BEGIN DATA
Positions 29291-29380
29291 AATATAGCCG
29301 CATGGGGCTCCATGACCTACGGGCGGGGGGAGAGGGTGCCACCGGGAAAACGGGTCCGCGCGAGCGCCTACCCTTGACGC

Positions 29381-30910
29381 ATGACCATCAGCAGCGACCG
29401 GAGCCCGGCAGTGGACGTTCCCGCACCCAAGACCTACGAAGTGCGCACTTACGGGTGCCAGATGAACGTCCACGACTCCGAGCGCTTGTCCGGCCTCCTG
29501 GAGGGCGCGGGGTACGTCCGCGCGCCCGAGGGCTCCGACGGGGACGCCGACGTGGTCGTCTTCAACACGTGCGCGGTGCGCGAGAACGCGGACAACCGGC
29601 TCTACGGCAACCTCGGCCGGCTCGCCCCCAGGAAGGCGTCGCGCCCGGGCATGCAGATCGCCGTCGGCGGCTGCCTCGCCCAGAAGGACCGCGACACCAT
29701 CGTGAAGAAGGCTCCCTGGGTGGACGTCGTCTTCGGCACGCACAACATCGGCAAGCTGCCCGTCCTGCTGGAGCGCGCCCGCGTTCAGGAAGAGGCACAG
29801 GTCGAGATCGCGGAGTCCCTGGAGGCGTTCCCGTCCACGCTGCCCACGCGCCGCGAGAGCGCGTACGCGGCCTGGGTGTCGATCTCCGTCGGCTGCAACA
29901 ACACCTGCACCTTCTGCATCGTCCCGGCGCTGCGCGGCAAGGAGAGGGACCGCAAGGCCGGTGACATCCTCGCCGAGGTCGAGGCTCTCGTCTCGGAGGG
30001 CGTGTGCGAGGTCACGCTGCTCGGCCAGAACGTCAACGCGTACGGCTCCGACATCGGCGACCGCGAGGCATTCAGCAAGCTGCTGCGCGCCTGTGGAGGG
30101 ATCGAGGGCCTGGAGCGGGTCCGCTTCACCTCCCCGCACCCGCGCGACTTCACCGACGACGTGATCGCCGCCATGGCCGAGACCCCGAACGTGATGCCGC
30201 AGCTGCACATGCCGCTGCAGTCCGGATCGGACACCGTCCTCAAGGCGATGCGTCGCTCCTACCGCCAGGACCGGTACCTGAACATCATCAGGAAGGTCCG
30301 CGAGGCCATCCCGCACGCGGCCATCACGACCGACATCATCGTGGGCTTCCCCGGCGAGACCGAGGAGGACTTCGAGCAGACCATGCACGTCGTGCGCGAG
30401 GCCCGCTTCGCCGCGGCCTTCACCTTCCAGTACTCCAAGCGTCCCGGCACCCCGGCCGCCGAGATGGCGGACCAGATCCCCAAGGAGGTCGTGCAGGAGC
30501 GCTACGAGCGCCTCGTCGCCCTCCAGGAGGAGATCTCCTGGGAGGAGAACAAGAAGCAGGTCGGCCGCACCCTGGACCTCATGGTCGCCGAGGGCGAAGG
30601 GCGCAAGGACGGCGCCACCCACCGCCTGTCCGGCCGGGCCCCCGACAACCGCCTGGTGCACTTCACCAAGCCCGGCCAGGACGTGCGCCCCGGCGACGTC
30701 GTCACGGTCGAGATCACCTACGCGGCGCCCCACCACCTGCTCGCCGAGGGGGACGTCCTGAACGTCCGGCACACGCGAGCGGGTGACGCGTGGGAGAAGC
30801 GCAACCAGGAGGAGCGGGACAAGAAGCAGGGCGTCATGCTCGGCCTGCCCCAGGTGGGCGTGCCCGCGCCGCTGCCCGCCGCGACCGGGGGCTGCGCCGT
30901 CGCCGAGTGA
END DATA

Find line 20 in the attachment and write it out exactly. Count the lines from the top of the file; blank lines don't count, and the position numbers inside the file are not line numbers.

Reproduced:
30801 GCAACCAGGAGGAGCGGGACAAGAAGCAGGGCGTCATGCTCGGCCTGCCCCAGGTGGGCGTGCCCGCGCCGCTGCCCGCCGCGACCGGGGGCTGCGCCGT